Now more than ever, Lyme disease is becoming far too common and can affect really anyone. Especially with temperatures rising, this time of year poses more of a risk to be infected. Most countries around the world and all states in USA have reported cases of the disease.
But what exactly is it? Lyme disease is a tick-borne illness caused by the bacterium Borrelia burgdorferi. It can cause a range of symptoms, including fever, headache, fatigue, and a characteristic skin rash. While Lyme disease can usually be treated with antibiotics, some people may experience ongoing symptoms even after treatment. There is ongoing research into the possible causes of persistent Lyme disease symptoms, and one area of interest is the role of electromagnetic fields (EMFs) and electromagnetic hypersensitivity (EHS) and how it can exacerbate the effects.
As mentioned before, EMFs are a type of radiation produced by electronic devices such as cell phones, Wi-Fi routers, and power lines. While EMFs are generally considered safe at low levels, some people may be more sensitive to them than others. There is a growing abundance of evidence to suggest that exposure to EMFs may worsen Lyme disease symptoms or contribute to the development of persistent symptoms.
One study published in the National Library of Medicine found that exposure to EMFs can cause oxidative stress in cells infected with Borrelia burgdorferi, potentially leading to increased inflammation and tissue damage. Another study found that exposure to EMFs can cause changes in the immune system that may make it harder for the body to fight off Lyme disease.
Another important factor is the the blood-brain barrier (BBB) – this is a protective barrier that separates the brain from the bloodstream. It helps prevent harmful substances from entering the brain and protects it from infection. However, some studies such as this one have suggested that exposure to EMFs may disrupt the BBB, potentially allowing harmful substances to enter the brain and cause damage.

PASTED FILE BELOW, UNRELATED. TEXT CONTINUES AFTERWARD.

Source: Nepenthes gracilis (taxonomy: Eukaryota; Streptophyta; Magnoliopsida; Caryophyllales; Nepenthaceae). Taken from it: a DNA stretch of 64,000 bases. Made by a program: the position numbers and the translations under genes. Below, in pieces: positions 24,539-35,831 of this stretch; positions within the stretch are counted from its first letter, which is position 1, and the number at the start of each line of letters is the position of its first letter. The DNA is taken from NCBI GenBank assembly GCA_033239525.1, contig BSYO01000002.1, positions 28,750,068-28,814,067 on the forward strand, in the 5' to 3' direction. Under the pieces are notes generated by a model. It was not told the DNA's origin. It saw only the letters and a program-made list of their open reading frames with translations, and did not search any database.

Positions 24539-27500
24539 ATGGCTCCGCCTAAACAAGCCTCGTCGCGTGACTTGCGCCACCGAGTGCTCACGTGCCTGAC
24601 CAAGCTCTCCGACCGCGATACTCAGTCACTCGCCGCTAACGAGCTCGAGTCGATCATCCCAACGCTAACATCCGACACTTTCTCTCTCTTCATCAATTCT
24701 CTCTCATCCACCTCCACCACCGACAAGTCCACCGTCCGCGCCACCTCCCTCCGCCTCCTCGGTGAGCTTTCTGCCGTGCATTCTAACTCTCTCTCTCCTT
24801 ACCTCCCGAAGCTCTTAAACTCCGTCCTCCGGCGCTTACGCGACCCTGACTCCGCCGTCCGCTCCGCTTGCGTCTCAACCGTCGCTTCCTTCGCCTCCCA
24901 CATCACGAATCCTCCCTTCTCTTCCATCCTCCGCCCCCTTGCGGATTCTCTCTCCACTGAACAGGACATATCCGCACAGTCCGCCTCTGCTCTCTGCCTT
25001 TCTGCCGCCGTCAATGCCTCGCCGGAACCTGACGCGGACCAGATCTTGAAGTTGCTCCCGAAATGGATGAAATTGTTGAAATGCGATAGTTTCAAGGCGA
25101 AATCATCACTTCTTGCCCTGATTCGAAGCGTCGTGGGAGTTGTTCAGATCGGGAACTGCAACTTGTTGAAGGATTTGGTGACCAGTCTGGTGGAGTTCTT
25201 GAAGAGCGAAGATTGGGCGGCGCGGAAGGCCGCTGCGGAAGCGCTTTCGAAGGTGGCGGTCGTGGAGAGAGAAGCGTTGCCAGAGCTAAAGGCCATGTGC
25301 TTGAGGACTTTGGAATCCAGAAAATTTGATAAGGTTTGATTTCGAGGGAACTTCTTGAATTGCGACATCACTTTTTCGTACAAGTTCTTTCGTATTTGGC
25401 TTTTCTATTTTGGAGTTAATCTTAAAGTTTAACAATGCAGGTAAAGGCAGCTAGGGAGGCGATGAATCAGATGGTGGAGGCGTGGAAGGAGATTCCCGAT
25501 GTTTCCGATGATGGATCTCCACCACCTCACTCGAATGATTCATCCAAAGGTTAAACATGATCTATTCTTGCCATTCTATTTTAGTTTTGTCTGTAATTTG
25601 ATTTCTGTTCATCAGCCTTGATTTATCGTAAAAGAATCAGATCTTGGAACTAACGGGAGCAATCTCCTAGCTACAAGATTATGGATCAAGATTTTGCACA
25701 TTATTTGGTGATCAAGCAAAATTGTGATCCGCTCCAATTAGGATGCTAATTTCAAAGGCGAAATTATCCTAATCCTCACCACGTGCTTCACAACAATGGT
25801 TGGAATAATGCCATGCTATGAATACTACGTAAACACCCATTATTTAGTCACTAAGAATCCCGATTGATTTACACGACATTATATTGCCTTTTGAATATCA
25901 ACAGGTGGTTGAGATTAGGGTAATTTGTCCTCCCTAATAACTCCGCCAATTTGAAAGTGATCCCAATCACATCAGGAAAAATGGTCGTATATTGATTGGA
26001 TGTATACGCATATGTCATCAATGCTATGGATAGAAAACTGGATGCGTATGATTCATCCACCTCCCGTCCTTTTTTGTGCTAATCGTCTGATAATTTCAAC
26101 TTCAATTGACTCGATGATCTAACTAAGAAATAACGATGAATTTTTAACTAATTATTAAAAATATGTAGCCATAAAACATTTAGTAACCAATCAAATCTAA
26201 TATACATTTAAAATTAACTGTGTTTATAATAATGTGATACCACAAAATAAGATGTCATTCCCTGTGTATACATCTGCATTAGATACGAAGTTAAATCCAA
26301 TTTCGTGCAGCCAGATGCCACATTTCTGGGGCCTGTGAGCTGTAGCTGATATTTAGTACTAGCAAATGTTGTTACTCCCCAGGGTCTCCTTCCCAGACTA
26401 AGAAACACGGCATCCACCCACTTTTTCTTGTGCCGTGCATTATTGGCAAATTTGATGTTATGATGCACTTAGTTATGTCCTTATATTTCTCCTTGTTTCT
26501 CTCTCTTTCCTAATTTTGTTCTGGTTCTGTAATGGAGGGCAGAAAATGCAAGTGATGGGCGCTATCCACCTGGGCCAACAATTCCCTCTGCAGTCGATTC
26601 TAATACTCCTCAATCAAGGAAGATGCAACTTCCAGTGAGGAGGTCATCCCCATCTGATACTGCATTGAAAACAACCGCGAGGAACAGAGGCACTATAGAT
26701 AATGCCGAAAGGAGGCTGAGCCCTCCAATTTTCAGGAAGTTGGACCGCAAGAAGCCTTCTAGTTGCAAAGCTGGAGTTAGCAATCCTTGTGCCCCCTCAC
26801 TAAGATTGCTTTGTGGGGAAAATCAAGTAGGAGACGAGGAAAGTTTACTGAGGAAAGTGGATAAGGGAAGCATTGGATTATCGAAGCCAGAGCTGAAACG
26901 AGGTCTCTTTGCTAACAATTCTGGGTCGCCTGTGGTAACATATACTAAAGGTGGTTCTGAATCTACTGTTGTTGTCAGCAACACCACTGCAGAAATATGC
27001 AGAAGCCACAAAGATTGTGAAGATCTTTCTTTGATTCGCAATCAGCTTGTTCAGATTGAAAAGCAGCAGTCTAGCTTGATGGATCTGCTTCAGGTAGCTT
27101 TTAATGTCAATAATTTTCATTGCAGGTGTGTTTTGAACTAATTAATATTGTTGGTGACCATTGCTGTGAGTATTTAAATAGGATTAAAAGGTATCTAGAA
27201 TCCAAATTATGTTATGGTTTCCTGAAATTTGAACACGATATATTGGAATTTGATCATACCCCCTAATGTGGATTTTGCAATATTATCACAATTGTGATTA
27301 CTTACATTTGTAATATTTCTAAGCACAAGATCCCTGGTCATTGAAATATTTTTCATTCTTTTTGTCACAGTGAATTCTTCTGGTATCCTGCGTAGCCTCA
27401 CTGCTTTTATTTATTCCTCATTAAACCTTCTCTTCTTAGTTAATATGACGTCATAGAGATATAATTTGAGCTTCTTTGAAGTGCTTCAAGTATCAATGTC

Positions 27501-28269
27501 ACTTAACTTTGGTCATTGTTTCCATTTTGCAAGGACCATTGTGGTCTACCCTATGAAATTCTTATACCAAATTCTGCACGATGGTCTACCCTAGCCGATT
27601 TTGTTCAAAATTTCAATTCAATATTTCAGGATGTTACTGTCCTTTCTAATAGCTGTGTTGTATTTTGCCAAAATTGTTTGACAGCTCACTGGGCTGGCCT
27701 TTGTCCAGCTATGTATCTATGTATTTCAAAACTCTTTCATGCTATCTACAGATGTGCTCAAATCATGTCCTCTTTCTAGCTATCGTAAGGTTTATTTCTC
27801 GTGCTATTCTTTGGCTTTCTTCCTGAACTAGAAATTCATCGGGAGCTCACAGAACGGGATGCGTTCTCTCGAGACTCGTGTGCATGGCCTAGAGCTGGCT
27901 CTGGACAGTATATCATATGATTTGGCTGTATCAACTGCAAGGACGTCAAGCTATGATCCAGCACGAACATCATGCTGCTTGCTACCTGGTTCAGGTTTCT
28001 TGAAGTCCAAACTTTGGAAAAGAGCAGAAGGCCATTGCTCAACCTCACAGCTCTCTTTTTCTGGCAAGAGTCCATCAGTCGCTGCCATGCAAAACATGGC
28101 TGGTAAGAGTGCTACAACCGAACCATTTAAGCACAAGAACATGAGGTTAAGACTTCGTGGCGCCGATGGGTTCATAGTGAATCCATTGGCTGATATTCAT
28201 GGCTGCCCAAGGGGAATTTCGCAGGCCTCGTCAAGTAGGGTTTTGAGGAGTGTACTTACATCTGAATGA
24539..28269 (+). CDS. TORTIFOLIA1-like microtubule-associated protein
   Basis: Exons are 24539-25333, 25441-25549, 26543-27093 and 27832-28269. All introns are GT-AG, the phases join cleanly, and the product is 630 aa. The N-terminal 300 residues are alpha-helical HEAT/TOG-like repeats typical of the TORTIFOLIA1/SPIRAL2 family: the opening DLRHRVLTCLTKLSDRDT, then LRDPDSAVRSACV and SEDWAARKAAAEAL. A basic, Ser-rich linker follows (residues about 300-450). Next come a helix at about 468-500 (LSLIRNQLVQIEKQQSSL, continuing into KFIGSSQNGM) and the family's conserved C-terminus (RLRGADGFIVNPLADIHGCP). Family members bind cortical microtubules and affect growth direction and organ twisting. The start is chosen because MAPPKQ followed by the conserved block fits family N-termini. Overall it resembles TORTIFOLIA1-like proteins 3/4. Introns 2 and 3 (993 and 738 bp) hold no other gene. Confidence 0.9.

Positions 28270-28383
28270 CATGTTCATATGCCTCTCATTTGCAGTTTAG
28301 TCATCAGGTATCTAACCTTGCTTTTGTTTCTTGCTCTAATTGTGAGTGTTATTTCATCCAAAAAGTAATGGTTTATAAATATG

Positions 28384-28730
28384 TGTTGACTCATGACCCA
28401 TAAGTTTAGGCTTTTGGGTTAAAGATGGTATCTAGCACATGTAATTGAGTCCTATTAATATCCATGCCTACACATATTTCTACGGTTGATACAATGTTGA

For instance, this study found that exposure to EMFs can cause changes in the BBB that may contribute to the development of neurodegenerative diseases. Other research such as this study have suggested that exposure to EMFs may increase the permeability of the BBB, potentially allowing Lyme disease bacteria to enter the brain and cause neurological symptoms.
On the flipside, it’s important to recognize EHS – Electromagnetic hypersensitivity (EHS) is a condition in which people experience a range of symptoms, including headache, fatigue, and dizziness, when exposed to EMFs. While EHS is not recognized as a medical condition by most mainstream medical organizations, some people with Lyme disease may be more sensitive to EMFs and experience EHS-like symptoms as a result. Furthermore, many people have recognized how the symptoms of EHS and Lyme Disease are almost identical.
One study published in the Journal of Environ Health found that people with Lyme disease were more likely to report EHS symptoms than healthy controls. Another study found that exposure to EMFs can cause changes in the brain that may contribute to the development of EHS.
It’s important to recognize that more research is needed to fully understand the relationship between EMFs, EHS, and Lyme disease, but there are some steps people with Lyme disease can take to reduce their exposure to EMFs. These include:
- Avoiding the use of cell phones and other electronic devices as much as possible
- Using wired internet connections instead of Wi-Fi
- Avoiding living near power lines or other sources of high EMF radiation
- Using shielding devices, such as EMF-blocking clothing or jewelry
It’s important to note that these steps may not be necessary or effective for everyone, and people with Lyme disease should consult with their healthcare provider before making any changes to their treatment or lifestyle.